Perceiving Achievement in Schools: How do Self-appraisals, Peer Appraisals and Achievement Relate to Each Other?

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Dokumentart: PhDThesis
Date: 2017
Language: English
Faculty: 6 Wirtschafts- und Sozialwissenschaftliche Fakultät
Department: Erziehungswissenschaft
Advisor: Kelava, Augustin (Prof. Dr.)
Day of Oral Examination: 2017-01-13
DDC Classifikation: 150 - Psychology
370 - Education
Keywords: Psychologie , Bildungsforschung , Schulleistung , Selbsteinschätzung , Interpersonale Wahrnehmung
Other Keywords: Schulische Leistung
Peer appraisals
Academic achievement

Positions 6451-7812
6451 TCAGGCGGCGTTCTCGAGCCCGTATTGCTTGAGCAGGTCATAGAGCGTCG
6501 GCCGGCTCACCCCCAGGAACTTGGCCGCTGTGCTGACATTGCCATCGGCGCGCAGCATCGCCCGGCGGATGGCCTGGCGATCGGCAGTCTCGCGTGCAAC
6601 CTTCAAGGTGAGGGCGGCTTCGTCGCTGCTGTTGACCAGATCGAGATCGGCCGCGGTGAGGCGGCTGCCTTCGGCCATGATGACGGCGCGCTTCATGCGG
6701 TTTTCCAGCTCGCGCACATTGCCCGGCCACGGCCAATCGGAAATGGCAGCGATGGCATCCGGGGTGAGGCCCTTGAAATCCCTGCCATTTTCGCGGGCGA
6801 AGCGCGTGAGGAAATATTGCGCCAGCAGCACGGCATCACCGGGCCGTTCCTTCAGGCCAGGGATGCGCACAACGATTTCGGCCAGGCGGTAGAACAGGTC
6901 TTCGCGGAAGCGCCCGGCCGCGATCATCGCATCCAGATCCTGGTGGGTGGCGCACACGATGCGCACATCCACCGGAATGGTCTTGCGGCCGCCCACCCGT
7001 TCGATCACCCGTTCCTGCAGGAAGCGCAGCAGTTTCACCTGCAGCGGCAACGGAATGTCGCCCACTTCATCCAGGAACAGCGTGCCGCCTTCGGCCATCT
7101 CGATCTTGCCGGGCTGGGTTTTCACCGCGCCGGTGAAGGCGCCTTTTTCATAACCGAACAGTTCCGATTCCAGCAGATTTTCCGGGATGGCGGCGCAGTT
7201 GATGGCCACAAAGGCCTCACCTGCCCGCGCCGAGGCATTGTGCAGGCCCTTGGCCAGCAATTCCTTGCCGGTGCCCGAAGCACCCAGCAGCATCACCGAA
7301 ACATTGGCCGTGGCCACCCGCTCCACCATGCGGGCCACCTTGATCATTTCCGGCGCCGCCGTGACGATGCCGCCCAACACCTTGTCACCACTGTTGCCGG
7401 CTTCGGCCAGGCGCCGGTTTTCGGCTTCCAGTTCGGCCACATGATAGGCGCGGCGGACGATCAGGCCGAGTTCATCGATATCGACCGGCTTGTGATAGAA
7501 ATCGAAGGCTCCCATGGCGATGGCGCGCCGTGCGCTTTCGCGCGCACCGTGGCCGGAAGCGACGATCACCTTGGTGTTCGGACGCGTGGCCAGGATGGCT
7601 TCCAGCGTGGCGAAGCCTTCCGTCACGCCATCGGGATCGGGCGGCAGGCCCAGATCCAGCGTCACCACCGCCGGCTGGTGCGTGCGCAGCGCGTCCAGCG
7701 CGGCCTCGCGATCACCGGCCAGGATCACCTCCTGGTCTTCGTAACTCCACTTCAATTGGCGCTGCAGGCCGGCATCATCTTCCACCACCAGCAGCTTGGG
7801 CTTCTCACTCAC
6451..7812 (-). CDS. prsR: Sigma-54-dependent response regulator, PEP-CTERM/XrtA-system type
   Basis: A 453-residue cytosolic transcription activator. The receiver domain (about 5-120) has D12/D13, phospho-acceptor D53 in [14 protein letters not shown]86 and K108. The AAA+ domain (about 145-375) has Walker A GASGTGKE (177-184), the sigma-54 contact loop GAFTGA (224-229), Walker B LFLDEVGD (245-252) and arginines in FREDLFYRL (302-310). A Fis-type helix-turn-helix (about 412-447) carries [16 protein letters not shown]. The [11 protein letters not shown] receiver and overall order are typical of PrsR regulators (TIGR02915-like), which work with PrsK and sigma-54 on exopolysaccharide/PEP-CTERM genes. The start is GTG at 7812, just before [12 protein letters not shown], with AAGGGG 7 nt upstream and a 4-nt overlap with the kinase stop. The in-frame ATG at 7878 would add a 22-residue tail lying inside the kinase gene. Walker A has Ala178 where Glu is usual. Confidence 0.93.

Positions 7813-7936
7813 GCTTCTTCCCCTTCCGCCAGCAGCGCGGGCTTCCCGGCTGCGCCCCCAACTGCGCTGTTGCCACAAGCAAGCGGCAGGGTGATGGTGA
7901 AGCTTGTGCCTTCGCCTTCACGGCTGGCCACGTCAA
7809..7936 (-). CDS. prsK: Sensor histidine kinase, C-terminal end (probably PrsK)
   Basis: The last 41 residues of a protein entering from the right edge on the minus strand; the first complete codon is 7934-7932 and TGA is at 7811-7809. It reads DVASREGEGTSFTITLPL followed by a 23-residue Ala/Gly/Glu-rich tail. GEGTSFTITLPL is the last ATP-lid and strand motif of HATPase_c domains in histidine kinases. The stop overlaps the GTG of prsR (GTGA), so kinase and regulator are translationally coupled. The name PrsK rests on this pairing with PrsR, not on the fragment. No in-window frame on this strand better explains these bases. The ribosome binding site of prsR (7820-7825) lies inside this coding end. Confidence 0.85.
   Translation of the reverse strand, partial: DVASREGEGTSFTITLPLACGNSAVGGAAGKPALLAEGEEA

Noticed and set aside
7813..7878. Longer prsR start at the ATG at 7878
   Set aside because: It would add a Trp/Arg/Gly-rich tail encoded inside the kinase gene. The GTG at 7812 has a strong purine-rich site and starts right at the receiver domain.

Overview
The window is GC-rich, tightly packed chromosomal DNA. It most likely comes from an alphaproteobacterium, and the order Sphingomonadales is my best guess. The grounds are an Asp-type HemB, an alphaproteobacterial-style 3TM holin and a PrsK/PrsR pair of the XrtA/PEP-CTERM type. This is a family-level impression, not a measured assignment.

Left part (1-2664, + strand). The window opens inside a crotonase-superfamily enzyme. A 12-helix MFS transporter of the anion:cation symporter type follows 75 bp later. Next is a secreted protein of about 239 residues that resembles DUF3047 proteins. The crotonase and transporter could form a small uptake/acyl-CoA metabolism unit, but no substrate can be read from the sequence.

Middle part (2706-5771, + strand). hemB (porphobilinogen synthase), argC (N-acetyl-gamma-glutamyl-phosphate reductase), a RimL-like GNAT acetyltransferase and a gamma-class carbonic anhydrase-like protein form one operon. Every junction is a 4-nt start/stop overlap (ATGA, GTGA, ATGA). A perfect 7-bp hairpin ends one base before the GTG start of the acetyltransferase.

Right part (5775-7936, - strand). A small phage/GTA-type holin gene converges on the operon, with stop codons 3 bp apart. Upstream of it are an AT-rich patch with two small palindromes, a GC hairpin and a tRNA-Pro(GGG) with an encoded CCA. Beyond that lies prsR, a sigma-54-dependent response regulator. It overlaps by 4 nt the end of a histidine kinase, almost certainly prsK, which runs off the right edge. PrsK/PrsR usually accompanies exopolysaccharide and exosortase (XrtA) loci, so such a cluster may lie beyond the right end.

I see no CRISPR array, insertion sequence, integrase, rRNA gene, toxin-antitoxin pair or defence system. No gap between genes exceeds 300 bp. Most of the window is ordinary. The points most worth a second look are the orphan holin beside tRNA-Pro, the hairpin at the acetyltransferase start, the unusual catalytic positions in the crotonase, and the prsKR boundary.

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Self-appraisals of achievement (short: self-appraisals) are guiding students’ behavior in school and they determine academic success. In addition, peer appraisals about a student were shown to have an effect on that student’s future development, including academic achievement. In turn, academic achievement is undoubtedly a precursor of both self-appraisals and peer appraisals. However, beyond the notion that these three constructs are associated, major aspects of their interrelations are not well understood. Since self-appraisals and peer appraisals provide a potential lever to positively affect students’ academic achievement, it is vital to better understand the strength of their connection, their functional relationship, and their relatedness in terms of shared correlates. Therefore, the present thesis aims at investigating the links between self-appraisals, peer appraisals, and achievement with schools as context. Study 1 targeted the link between self-appraisals and achievement by investigating the association between postdictions of and performance in the final school exam in Germany (the Abitur). Using the domains of math and English, the average correlation between both postdictions and exam grades, their average deviation (i.e., postdiction bias), as well as individual differences in postdiction bias were explored in a sample of 2,164 high school students. On average, students’ postdictions were highly associated with achievement, indicating that students could accurately appraise their performance. Individual differences in postdiction bias were predicted by cognitive abilities, internal and contextual references, as well as evaluative tendencies. Study 2 targeted the triangular connection of self-appraisals, peer appraisals, and achievement. An interpersonal approach to academic self-concept in math was proposed that disentangled variance of self-concept ratings into several components: a “trait” of perceived achievement that was shared with peers (target effect), a “method“ of how a student rated peers’ achievement (perceiver effect), and a student’s self-appraisal that was not shared with others (self-enhancement). The interpersonal approach was investigated using a sample of 1,549 school students in 87 classes of two age cohorts, who rated their own and their peers’ competence. Results supported the validity of the target effect as representing a shared competence appraisal. In turn, this shared appraisal predicted achievement gains. Conversely, self-enhancement had a comparatively small effect on improvements in achievement. Study 3 mainly targeted the link between achievement and peer appraisals by investigating whether the internal/external frame of reference (I/E) model would be equally valid for peer ratings of competence as it is valid for academic self-concept. The I/E model posits that students’ academic self-concept in one domain (e.g., math) is positively associated with achievement in the same domain, but negatively associated with achievement in a comparison domain (e.g., English). The I/E model was compared between peer ratings of competence and academic self-concept in math and English, using a sample of 850 seventh grade students in 47 classes, who rated every classmate’s competence in both domains within a round-robin design. Results supported the I/E model for academic self-concept but not for peer ratings. In a general discussion, findings of the three studies are summarized against the background of the current state of research that is relevant for interpersonal achievement perception, including research in education, motivation, cognition, and personality. Thereby, it is emphasized how this thesis may be used to inform future research on an interpersonal conception of achievement appraisals and how the results may inform practice in schools to foster the optimal level of self-appraisals.

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